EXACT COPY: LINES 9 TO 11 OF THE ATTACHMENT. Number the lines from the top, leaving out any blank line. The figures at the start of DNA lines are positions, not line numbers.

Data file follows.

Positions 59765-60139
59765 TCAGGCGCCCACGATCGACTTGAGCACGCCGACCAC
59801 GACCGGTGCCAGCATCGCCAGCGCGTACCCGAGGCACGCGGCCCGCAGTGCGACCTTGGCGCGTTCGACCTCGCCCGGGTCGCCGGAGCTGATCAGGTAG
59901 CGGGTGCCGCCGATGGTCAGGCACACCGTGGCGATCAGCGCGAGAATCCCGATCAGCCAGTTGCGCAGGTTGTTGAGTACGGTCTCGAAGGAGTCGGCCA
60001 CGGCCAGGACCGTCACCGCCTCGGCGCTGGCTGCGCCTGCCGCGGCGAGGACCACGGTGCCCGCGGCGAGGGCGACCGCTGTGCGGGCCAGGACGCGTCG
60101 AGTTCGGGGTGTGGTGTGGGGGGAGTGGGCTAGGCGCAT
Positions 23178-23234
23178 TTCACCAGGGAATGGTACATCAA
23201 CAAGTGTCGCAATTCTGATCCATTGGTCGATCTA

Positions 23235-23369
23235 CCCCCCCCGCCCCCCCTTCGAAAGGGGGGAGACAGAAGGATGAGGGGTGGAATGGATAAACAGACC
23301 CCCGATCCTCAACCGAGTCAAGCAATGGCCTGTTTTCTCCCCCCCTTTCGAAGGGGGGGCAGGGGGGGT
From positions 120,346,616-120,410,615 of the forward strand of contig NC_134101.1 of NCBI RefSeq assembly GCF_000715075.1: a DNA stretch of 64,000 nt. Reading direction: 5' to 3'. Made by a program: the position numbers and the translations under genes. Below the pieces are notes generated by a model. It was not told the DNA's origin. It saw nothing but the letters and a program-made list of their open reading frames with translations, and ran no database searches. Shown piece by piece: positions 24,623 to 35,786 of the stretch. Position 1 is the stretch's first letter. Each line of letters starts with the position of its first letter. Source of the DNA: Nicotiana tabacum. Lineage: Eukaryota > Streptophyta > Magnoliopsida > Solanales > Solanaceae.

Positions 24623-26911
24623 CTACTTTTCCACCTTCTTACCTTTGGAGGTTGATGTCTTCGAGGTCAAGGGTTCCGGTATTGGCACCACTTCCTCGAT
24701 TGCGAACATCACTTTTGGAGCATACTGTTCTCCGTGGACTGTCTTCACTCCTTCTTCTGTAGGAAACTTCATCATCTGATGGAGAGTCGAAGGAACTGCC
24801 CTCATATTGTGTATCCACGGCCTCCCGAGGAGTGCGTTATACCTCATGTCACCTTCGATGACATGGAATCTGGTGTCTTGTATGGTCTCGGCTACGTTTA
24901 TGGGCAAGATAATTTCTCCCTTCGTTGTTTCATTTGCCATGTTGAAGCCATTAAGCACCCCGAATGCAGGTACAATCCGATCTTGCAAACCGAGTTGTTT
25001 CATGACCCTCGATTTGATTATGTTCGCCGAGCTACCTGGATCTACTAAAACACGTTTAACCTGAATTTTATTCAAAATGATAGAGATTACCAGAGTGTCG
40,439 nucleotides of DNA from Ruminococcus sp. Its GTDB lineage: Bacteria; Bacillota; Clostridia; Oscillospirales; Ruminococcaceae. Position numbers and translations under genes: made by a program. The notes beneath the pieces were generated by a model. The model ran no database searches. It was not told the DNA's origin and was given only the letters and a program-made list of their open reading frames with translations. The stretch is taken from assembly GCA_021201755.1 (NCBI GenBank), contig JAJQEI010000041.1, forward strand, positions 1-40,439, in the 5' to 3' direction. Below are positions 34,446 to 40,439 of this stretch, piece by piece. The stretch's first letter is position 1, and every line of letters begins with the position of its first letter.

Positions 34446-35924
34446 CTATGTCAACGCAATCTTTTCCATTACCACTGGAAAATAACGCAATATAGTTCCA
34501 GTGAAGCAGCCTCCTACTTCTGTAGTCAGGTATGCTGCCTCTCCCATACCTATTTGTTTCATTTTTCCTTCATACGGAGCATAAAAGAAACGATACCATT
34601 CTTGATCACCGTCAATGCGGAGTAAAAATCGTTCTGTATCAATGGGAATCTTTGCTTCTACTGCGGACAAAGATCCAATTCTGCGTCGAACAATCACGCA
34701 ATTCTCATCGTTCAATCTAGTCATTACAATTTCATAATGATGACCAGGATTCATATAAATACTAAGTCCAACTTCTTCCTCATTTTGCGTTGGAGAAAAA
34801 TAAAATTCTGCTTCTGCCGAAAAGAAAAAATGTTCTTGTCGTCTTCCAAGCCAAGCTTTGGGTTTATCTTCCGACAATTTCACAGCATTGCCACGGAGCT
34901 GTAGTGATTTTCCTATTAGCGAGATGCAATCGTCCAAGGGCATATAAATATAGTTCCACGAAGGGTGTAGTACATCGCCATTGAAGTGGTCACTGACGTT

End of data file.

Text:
23201 CAAGTGTCGCAATTCTGATCCATTGGTCGATCTA

Positions 23235-23369
23235 CCCCCCCCGCCCCCCCTTCGAAAGGGGGGAGACAGAAGGATGAGGGGTGGAATGGATAAACAGACC